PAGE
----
He is the cutest kid on the block, or we should say, ‘Hollywood’ block.’ And if the Academy Award for Best Child Debut were a category, he would most definitely be the hottest contender for that award, given his incredible acting range.
And who can possibly forget his debut appearance at the 74th Annual Golden Globe Awards, where with his charm and adorable smile, he won over the collective hearts of Hollywood.
Eight-year-old Sunny Pawar, the little star of the smash hit, “Lion,” has been thrust into the limelight but he hasn’t let the stardom affect him. Among other things that prove how grounded he is, he still digs “dal, roti and chawal.”
With the Academy Awards just around the corner where Garth Davis’ drama “Lion” has scored six nominations, the Mumbai native, who is currently in the U.S., spoke to India-West about this Oscar-nominated film that has transformed him into a global figure.
“I loved working in “Lion,” Pawar told India-West. “It is a beautiful film.”
Adapted from Saroo Brierley’s memoir “A Long Way Home,” “Lion” recounts the incredibly moving true story of survival and triumph of an adopted Indian boy who, with the help of Google Earth, finds his way back home 25 years later.
Mumbai native Pawar effectively portrays the grief, the loneliness of the younger Saroo, who falls asleep on a parked train, where he is separated from his brother. He survives many challenges before being adopted by a couple in Australia. As the 5-year-old, who ends up thousands of miles away in chaotic Kolkata, Pawar’s performance packs a hefty emotional punch, often leaving viewers teary-eyed.
Pawar was only five during the filming of “Lion,” but the young actor’s innate talent shines through as he effortlessly emotes scenes of a frightened young boy in a distant land, who is torn away from his family. With his nuanced emotional expressions and his realistic dialogue delivery, mostly in Hindi, Pawar is extraordinarily captivating in this tale of loss and hope.
Though he speaks a few words in English in the film, in real life, Pawar seeks the help of a translator for interviews. So, you would think, just how did Davis manage to elicit this sort of a performance from this tiny boy?
Apart from learning his lines phonetically, Davis and Pawar shared a secret language.
“Garth and me had a sign language which we employed whenever I had to enact an emotional or a sad scene,” Pawar told India-West. “Through signs, he told me how much sadness or any emotion he wanted from me.”
Pawar, who is exploring the United States, visiting places from Disneyland to Times Square, also scored a trip to the White House, meeting the then-President Barack Obama.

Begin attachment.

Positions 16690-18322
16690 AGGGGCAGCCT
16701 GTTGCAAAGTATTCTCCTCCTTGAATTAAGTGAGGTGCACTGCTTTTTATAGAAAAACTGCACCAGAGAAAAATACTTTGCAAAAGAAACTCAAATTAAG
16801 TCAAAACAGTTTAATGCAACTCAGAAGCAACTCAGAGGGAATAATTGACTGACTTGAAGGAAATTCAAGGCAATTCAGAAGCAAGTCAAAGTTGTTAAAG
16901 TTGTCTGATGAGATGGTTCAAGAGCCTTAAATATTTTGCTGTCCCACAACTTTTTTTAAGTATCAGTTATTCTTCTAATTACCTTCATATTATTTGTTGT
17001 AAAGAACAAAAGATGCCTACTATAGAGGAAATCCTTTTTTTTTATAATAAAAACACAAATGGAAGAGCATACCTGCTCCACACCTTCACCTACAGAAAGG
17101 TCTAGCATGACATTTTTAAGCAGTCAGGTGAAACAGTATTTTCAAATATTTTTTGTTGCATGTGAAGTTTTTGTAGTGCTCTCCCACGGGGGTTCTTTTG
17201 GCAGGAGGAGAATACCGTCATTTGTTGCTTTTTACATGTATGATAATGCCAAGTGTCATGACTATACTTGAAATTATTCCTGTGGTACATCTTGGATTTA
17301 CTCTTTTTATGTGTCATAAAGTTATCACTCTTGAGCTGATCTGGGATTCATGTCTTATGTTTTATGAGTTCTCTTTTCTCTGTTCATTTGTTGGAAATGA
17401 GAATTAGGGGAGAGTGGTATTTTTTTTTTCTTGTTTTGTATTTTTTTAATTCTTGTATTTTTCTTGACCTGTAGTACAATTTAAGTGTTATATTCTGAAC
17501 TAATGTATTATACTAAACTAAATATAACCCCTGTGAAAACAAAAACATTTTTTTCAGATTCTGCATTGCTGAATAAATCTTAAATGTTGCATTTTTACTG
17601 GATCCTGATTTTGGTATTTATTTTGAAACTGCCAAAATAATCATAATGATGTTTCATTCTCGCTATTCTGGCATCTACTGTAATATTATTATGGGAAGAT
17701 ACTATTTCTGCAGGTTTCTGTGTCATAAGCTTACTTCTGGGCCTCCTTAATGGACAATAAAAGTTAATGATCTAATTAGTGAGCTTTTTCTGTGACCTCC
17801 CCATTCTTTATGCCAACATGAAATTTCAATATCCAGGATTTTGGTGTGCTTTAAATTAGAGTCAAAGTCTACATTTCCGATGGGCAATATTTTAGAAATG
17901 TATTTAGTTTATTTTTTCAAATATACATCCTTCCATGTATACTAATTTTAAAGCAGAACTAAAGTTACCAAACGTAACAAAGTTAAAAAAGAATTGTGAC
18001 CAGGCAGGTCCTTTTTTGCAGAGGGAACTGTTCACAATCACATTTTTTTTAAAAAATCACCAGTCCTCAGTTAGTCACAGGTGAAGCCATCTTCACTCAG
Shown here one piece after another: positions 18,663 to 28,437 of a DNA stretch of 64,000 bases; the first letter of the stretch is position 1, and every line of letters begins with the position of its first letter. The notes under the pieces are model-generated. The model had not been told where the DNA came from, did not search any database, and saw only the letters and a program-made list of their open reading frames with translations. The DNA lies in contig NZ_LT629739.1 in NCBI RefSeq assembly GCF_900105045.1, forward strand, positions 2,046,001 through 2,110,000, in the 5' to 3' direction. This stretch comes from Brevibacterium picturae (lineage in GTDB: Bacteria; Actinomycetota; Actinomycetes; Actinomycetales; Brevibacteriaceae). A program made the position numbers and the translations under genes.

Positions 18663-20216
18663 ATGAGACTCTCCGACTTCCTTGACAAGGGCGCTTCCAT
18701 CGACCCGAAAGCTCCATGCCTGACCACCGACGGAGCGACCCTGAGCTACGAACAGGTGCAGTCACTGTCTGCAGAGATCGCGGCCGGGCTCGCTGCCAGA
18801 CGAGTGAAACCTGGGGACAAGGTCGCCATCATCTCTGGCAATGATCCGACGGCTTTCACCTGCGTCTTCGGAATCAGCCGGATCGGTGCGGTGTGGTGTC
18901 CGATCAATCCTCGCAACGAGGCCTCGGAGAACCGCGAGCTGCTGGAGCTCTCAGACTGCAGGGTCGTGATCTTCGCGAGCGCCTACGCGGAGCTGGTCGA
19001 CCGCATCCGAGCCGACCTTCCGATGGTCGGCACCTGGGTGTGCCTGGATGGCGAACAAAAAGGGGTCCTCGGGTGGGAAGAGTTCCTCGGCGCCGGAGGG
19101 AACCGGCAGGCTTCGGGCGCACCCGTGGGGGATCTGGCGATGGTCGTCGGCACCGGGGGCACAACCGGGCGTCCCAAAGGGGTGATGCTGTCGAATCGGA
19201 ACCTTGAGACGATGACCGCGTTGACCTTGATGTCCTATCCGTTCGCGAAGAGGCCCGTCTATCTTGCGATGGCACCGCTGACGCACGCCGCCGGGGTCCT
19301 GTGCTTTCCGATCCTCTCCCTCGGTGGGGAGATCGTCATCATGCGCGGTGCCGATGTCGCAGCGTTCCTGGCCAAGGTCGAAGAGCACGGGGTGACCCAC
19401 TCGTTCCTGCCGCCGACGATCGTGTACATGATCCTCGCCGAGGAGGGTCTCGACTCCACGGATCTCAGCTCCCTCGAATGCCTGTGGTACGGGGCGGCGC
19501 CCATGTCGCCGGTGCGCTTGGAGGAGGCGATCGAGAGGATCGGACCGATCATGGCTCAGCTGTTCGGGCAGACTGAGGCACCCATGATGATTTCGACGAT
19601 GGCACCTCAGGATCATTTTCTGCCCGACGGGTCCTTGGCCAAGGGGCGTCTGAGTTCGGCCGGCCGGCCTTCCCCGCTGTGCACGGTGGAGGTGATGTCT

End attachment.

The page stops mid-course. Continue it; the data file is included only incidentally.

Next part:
“It was a great moment,” he said. “I told him, ‘namaste,’ and in response, that uncle also said ‘namaste.’”
“He also said, ‘great job,’” Pawar added, still buoyed with enthusiasm.
He was in Washington to raise awareness for the #LionHeart social impact campaign, which was created to help provide the much-needed financial support for non-profit organizations serving vulnerable children in India. The benefiting organizations include Magic Bus, Childline India and Railway Children. The campaign has so far amassed a grand total of over $250,000. Readers can learn more about the #LionHeart campaign at www.lionmovie.com/#charity.
“Lion,” which has grossed over $56 million at the box office worldwide so far, has also been nominated for six Academy Awards, including Best Picture, Best Supporting Actor, Best Supporting Actress, and Best Adapted Screenplay.
With no prior acting experience, Pawar, who was handpicked by Davis out of 2,000 children who auditioned across India, said it was an “amazing feeling” to see himself on screen.
“My parents and even my school friends really loved my work and appreciated my acting in the film,” said Pawar, a grade three student at Air India Modern School.
He also shared that math is his favorite, and that he is a huge WWE fan.
He also admitted to India-West that he didn’t recognize many of those stars at the Globes since he doesn’t watch American films. But he does know many of the wrestling giants.
“I love The Undertaker, John Cena, Brock Lesner, The Rock and Kalisto,” he said, adding that he is hoping to meet The Rock on this trip.
Finding the right cast member can be a Herculean task, especially if it’s a child actor. It took the Davis-led team close to four months to zero in on Pawar. A casting team was hired which scoured through several schools in India, including Delhi, Mumbai and Bangalore, before submitting 2,000 kids on tape to the director, who then flew to India to do callbacks. Small workshops followed where Davis just knew Pawar was the one.
Even though he is only eight, he is full of confidence. Pawar, who’s constantly giving interviews, shared that he loves “signing autographs, meeting new people, and taking pictures.” He quipped that he also loves “these interviews.”
A die-hard fan of Bollywood star Hrithik Roshan, Pawar, who aspires to be like him one day, has his priorities in order. He said he has no plans of forgoing his education in order to fulfil his dreams.
“Education is extremely important to me but I really love acting, too. I want to continue my acting along with my studies,” Pawar, who will next be seen in the Freida Pinto, Demi Moore and Richa Chadha starrer “Love Sonia,” told India-West.
Not many are aware that Pawar, who is grabbing a lot of media attention even since he stepped into the U.S., was denied a U.S. visa the first time. It was only after the production house stepped in, was he able to secure his visa.
And now producer Harvey Weinstein has released an ad for the film in thde Los Angeles Times calling out President Donald Trump and his immigration policies.
“It took an extraordinary effort to get the 8-year-old actor Sunny Pawar a visa so that he could come to America for the very first time. Next year, that might not be an option,” read the Feb. 9 advertorial.